Gingival overgrowth index by Ellis and Seymour (2004)

Criteria for assessing gingival overgrowth

  • No encroachment of interdental papilla onto tooth surface
  • Mild encroachment of interdental papilla
  • Moderate encroachment involving lateral spread of papilla across buccal tooth surface of less than one-quarter of tooth width
  • Marked encroachment of papilla, i.e., more than one-fourth width. Loss of normal papilla form

The GOI of Seymour [20] is the index most commonly used for clinically [20] quantifying the overgrowth seen in DIGO. Marked on a scale of 0–3 it provides an easy reference to quantify the severity of overgrowth and also to plan the surgical intervention necessary for management of the overgrowth.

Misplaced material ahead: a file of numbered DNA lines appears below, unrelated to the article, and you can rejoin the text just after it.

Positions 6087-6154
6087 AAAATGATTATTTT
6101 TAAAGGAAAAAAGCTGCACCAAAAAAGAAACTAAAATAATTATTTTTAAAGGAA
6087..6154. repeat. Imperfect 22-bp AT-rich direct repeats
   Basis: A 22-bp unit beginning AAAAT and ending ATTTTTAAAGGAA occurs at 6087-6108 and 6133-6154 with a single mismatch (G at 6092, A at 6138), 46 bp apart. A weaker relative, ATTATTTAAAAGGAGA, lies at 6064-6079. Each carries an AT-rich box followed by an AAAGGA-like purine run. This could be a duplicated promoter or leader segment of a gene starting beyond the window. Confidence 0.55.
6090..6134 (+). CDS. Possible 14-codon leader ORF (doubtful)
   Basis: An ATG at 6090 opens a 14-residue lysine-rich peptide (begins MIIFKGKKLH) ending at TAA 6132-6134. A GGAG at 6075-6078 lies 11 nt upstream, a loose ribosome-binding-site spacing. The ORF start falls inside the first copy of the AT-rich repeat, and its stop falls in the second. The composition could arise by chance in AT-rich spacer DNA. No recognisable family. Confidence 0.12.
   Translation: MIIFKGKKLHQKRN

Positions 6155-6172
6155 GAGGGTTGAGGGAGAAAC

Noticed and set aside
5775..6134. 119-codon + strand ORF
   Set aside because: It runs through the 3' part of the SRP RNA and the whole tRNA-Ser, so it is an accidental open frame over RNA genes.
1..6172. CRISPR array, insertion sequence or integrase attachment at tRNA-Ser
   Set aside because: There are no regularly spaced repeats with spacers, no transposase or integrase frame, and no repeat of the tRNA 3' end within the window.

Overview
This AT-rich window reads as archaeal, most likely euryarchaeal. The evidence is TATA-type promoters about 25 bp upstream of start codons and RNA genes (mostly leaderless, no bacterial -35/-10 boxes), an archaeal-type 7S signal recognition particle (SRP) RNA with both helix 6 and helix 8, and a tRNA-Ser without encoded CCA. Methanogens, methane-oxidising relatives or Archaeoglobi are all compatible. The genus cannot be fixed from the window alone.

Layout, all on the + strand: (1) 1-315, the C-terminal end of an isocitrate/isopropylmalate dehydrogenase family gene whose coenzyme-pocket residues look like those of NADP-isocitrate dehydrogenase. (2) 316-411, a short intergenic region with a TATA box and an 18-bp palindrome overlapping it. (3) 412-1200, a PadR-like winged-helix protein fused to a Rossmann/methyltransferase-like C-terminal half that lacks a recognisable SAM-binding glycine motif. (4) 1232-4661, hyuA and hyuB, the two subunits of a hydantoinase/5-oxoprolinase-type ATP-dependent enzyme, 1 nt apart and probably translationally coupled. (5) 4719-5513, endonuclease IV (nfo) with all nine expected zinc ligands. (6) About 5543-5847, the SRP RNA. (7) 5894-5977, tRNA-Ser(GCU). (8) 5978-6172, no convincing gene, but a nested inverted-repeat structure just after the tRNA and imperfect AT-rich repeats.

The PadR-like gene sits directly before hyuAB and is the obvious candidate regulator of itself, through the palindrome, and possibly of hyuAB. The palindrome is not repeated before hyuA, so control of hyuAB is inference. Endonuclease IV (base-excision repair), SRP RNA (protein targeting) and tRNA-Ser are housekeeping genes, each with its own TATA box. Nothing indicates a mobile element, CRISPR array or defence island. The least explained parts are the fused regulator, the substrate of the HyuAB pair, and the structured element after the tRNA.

Immunohistochemical evaluation

After anesthetizing the sample site using 2% lignocaine, gingival biopsy samples [Figure 1] from interdental papilla, gingival margin, and attached gingiva were obtained using a Bard-Paker blade no 15 [Figure 1]. The tissue samples were labeled, fixed in 10% neutral buffered formalin and embedded in paraffin.
Figure 1: Photograph of biopsy procedure

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Using a microtome, tissue sections of 4 µ were sectioned from the paraffin embedded, formalin fixed, and tissue blocks. Two slides were made from each tissue specimen, one slide for hematoxylin and eosin (H and E) staining and one slide for immunohistochemistry analysis for both control and study groups. All slides were given code numbers to mask the control and study groups so as to prevent bias.